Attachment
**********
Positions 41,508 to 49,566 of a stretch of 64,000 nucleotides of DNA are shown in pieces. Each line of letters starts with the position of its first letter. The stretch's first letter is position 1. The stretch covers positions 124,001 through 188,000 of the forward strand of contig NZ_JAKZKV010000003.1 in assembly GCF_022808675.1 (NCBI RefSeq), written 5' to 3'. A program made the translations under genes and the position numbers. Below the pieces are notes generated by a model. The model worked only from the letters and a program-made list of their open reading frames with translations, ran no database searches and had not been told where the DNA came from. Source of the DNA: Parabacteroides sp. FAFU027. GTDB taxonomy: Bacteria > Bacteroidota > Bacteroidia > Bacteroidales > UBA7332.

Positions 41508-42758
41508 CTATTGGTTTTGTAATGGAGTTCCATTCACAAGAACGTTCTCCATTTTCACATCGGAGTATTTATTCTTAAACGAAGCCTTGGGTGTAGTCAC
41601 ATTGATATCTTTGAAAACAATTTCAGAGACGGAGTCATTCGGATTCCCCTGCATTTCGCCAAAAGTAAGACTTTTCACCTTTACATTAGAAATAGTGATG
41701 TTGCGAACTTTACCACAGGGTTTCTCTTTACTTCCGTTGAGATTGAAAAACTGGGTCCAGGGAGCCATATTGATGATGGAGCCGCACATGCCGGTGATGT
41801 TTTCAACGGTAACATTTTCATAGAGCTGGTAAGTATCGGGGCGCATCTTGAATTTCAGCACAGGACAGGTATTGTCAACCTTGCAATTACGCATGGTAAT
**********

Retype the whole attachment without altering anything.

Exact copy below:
Positions 41,508 to 49,566 of a stretch of 64,000 nucleotides of DNA are shown in pieces. Each line of letters starts with the position of its first letter. The stretch's first letter is position 1. The stretch covers positions 124,001 through 188,000 of the forward strand of contig NZ_JAKZKV010000003.1 in assembly GCF_022808675.1 (NCBI RefSeq), written 5' to 3'. A program made the translations under genes and the position numbers. Below the pieces are notes generated by a model. The model worked only from the letters and a program-made list of their open reading frames with translations, ran no database searches and had not been told where the DNA came from. Source of the DNA: Parabacteroides sp. FAFU027. GTDB taxonomy: Bacteria > Bacteroidota > Bacteroidia > Bacteroidales > UBA7332.

Positions 41508-42758
41508 CTATTGGTTTTGTAATGGAGTTCCATTCACAAGAACGTTCTCCATTTTCACATCGGAGTATTTATTCTTAAACGAAGCCTTGGGTGTAGTCAC
41601 ATTGATATCTTTGAAAACAATTTCAGAGACGGAGTCATTCGGATTCCCCTGCATTTCGCCAAAAGTAAGACTTTTCACCTTTACATTAGAAATAGTGATG
41701 TTGCGAACTTTACCACAGGGTTTCTCTTTACTTCCGTTGAGATTGAAAAACTGGGTCCAGGGAGCCATATTGATGATGGAGCCGCACATGCCGGTGATGT
41801 TTTCAACGGTAACATTTTCATAGAGCTGGTAAGTATCGGGGCGCATCTTGAATTTCAGCACAGGACAGGTATTGTCAACCTTGCAATTACGCATGGTAAT